Using local tax revenue (i.e. rates) to fund infrastructure is equitable, and sustainable in practice; as per the many cities around the world much bigger than Akl, that have funded growth that way. This is really "CORE function" of councils and the prime reason for which they existed in the first place.

It is not just the people who live in the new homes, who benefit from the infrastructure provided. Look at the capital gains enjoyed by people who live in more established areas, as the city grows.I have no problem with this, by the way. I have a problem with another layer of capital gains being added by urban growth boundaries, "planning gain", and even "development contributions". Lesson number one that planners and advocates need to get into their heads, is that any fees and "gains" they impose at the fringe, pushes the prices of every property in their city, up by a commensurate amount. The "fee" or "planning gain" is not just paid by every "new home" buyer, it is paid by EVERY FIRST HOME buyer regardless of where they buy. Who gets this money? Incumbent property owners and banks.

To start with Ive seen nothing from Hugh on the impact of the cheap credit boom that has eventuated over the last 30 years driving house prices well past the 3:1 ratio to 6 and beyond, forget land controls, this is the single biggest ponzi scheme of the century....and its due to pop....aka USA.

Lets step back and consider the impact of what Hugh wants which is effectively a mad building craze in a last dash for stupidity.  The end result can be clearly seen in the USA with a housing collapse of 30+%, (and its still going down) jingle mail (except NZers cant do that) and an over-supply of housing of god knows how much, houses that will never be occupied. Then there is the empty plots and the roads and servcies to them that Hugh wants the local councils to get into huge debt viw municipal bonds to pay for....and not the developers who want this "development'....

So the first time buyers who see 50% losses on their first property are going to thank him? he'll be lucky if he isnt strung up from one of the neglected lamposts that will litter the landscape.....Then there will be the municiple bonds the councils and the ratepayers will be lumbered with to pay for installed services that will never be used....so if the bankrupt first home buyers dont get him the destitute rate payers might....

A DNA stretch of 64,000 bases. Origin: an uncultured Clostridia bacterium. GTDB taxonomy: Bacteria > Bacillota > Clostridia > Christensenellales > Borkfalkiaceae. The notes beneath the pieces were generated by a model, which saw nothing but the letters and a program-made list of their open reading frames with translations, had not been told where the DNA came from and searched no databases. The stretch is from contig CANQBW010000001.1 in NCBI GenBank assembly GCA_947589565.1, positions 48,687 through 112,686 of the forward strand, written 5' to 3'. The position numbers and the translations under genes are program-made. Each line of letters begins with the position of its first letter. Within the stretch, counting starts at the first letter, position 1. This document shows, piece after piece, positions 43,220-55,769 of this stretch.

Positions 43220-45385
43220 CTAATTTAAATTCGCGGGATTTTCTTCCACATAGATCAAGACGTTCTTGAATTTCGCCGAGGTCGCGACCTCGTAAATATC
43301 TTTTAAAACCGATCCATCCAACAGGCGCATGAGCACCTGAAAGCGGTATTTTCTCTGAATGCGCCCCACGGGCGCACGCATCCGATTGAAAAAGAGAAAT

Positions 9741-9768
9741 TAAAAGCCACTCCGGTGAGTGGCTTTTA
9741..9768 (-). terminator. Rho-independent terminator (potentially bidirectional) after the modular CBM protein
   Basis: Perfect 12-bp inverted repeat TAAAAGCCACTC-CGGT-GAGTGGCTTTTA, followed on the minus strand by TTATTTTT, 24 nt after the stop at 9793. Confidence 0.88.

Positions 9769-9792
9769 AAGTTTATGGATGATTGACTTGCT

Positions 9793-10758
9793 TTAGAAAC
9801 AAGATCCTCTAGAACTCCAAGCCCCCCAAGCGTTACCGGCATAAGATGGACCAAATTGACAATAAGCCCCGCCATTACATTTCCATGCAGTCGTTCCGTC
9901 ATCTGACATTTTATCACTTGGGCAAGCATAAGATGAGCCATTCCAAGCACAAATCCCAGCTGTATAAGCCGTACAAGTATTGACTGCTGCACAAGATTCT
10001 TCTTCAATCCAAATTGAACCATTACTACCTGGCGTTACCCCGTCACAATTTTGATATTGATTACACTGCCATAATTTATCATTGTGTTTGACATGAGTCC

Lets not forget that this is more than just first time buyers....the cost Hugh and his brigade want to nail to the OAPs' on fixed incomes too cant afford it....Im sure they will be happy with rises in rates for that...






Steven, Steve, Steven. Is there a "slow learner" award on this site?

We have got what you describe ANYWAY. You are evidently confused about what happens with new-built homes, and what happens with EVERY PROPERTY ALREADY STANDING, under conditions of growth restriction - or the absence of "freedom to build".

Have you ever looked at the powerpoint "Crack Shack or Mansion"? Million dollar crack shacks in growth restricted cities, (these remind me of Thorndon and Aro Street), million dollar genuine mansions in cities with free land markets and no bubble.

I have said this again and again and you take no notice.

Damage to the economy is greatest WHEN:

1) there are 1,000 "too many" new homes at $200,000 each? Or

2) the entire stock of 800,000 homes is inflated in price by an average of $200,000 each?

There you have the "US" housing bubble explained. It actually wasn't "The US" housing bubble at all; it was the "growth constrained cities in the US" housing bubble.

If we thought THEIR bubble was destructive, when it only applied to about 33% of the urban land in the country, what makes us think NZ is in LESS trouble because 90% PLUS of OUR urban property is in a bubble situation? The USA has huge regions unaffected by the bubble, that are helping drag the problem States back up again. Of course, the problem States will leak business and population to the non-problem States until such time as they work out what they did (and are still doing) wrong.

"endearing charactaristic of Kiwi" funny but Ive never  come across NZers saying this.

Tax, LOL, well out comes the Libertarian in you.....

Housing bubbles, I certainly wouldnt say that...its not a productive good, I have far more respect for the genuine business man you sem to think we detest.  Developers, frankly the few I have been unlucky enough to meet are pretty un-pleasent people....I try to avoid them now....its not that they develop new property, its how they go about it.

"welfare is glorious"  I wouldnt go that far to say the least but as a social safety net, we choose as a society to have it....


Developers are what we make them. If we've made property development a game where clever lawyers and consultants and greasing the local politicians and bureaucrats, counts more than building freakin' stuff, expect property developers to be a bad lot. All the more when what Hugh calls "bubble bunnies" get involved.


Once Hugh's vision has been realised the "Garden City" spiel will need to be rewritten to something more like this (it will really bring in the tourists)...

Internationally famed ‘The Sprawl City’, Christchurch’s well-established expansive freeways and roads owe much to the planning and foresight of the pro-sprawl lobby.

The enourmous mall carparks, the 6 lane highways, the endless cookie cutter budget housing, pedestrian free zones and spectacular drive through facilities bear testimony to this legacy. It is a vision which is embraced and perpetuated today by proud residents right throughout the city.